The book meanders and at times seems to stay still, just observing the new normality, as if it was trying to tell us that life, even in the most extreme circumstances, is made of the small everyday things. A few quotations from the book:

Nadia had taken one look at Saeed’s father and felt him like a father, for he was so gentle, and evoked in her a protective caring, as if for one’s own child, or for a puppy, or for a beautiful memory one knows has already commenced to fade.

Every time a couple moves they begin, if their attention is still drawn to one another, to see each other differently, for personalities are not a single immutable colour, like white or blue, but rather illuminated screens, and the shades we reflect depend much on what is around us.

…and when she went out it seemed to her that she too had migrated, that everyone migrates, even if we stay in the same houses our whole lives, because we can’t help it. We are all migrants through time.

…the apocalypse appeared to have arrived and yet it was not apocalyptic, which is to say that while the changes were jarring they were not the end, and life went on, and people found things to do and ways to be and people to be with, and plausible desirable futures began to emerge, unimaginable previously, but not unimaginable now, and the result was something not unlike relief.

 

This is a book that questions notions of identity, beliefs, nationhood, family, community, race… It is dark at times, full of light at others, sad sometimes, and sometimes funny, and it is hopeful and perhaps even utopic (not something very common these days). I am not sure everybody would define the ending as happy (definitely is not the HEA romance novels have us accustomed to) but perhaps we need to challenge our imagination a bit more than traditional storytelling allows.

 This is another novel that is not for everybody but perhaps everybody should read. If you are prepared to cross the door of possibility you might be amazed by what you find on the other side.

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review 2017-05-30 03:08
Midnight's Children by Salman Rushdie
Midnight's Children - Salman Rushdie

This is a strong work of literary fiction that didn’t strike any special chord with me. I’d tried unsuccessfully to read it several times in the past, but made another attempt this year and can report that it gathers steam as it goes, though it took me a couple hundred pages to start really enjoying it.

Midnight’s Children is part family saga, part magic realism, and all historical fiction, tracing the history of India in the 20th century (from British rule through the 1970s) as told through the eyes of Saleem Sinai, born at the moment of India’s independence and endowed with special gifts. It is a sweeping, ambitious sort of novel, and Rushdie of course seems to have had great fun with the language. Saleem can be a frustrating narrator, telling a story full of digressions and with grandiose ideas of his own importance (I tended to write this off as a character who believes he’s dying struggling to give meaning to his life and suffering, but that’s certainly not the only way to read it). But in the end I was swept up in the story and was glad to have read it, and one encounters a lot of Indian history along the way.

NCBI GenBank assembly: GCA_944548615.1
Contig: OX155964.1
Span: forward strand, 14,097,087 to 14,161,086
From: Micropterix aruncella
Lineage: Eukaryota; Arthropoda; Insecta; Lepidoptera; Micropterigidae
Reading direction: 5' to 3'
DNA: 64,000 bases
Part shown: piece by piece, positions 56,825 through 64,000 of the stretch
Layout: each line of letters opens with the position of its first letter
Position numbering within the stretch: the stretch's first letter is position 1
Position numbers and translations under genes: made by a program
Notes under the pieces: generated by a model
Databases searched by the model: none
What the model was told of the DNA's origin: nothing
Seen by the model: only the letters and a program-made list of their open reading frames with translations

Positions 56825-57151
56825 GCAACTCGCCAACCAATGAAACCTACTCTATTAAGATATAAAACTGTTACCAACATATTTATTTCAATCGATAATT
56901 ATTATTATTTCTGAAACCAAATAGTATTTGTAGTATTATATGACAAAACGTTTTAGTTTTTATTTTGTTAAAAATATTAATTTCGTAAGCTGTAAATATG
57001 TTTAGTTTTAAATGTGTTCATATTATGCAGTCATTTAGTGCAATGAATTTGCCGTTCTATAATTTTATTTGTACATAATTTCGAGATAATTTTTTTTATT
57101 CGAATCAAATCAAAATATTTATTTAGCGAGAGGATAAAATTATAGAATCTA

Overall, this is worth reading even if you struggle with the beginning. But if you’re looking for a giant work of Indian literary historical fiction, I’d still recommend A Suitable Boy first.

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review 2016-09-16 08:59
The Lives and the Times- Amit Verma

   First, please don’t be put off by some rather dubious reviews. Authors have no say over who reviews their work, whether they wish to flatter with stars or trash with their absence. I took the trouble to make contact and ask the author about what had happened. He had a book signing event on his own academic institutions campus. We can’t control our popularity. I admire Verma’s honesty, especially in this world where the honest authors have to compete against an overwhelming pile of deceit in the book marketing business. Some or all of these over egging reviews may not be on other popular reviewing sites, in which case this opening paragraph is of only obscure relevance. (I read on Amazon.com)
   This book is written with a very Indian voice, with a common rhythm of English spoken on the sub-continent. That style is exactly right for the book, however, a good edit to internationalise the sentence structure, and improve some word choices, is needed. There are also grammatical errors that distract from the flow.
   I would have preferred a title along the lines of ‘June’s Dream’. The prologue to the book seems to be misplaced. In my opinion, it adds nothing to the later folds of the story.
   I actually loved reading this book, feeling drawn to look at a class-based mind-set, a detachment from the less fortunate masses that pervades on the Indian sub-continent. I felt the harshness, the magic, the dust, the rural backwardness and the strange mix of modern and ancient that I associate with India. The bizarre dream of June allows for the development of so many elements of life, for some penetration satire, and for the surrealism that invades some many of our dreams. I sensed the deep frustrations that pervades those attempting to turn India into the truly modern country it should already be, but for the failures to unlock its potential. The story, the dream, breaths the rhythms of a billion people from a host of interlocking, connected but independently acting cultures, that generally put their own needs before those of the greater society. The biggest democracy in the world needs to be what on paper it should have rapidly become after 1947, a date which is already a long-lifetime in the past. Verma is an accomplished writer with a great story, but one rather let down by poor execution. I don’t know who edited the book, but I do know that they’ve done the author less than justice. Verma’s satirical humour is deserving of much better presentation.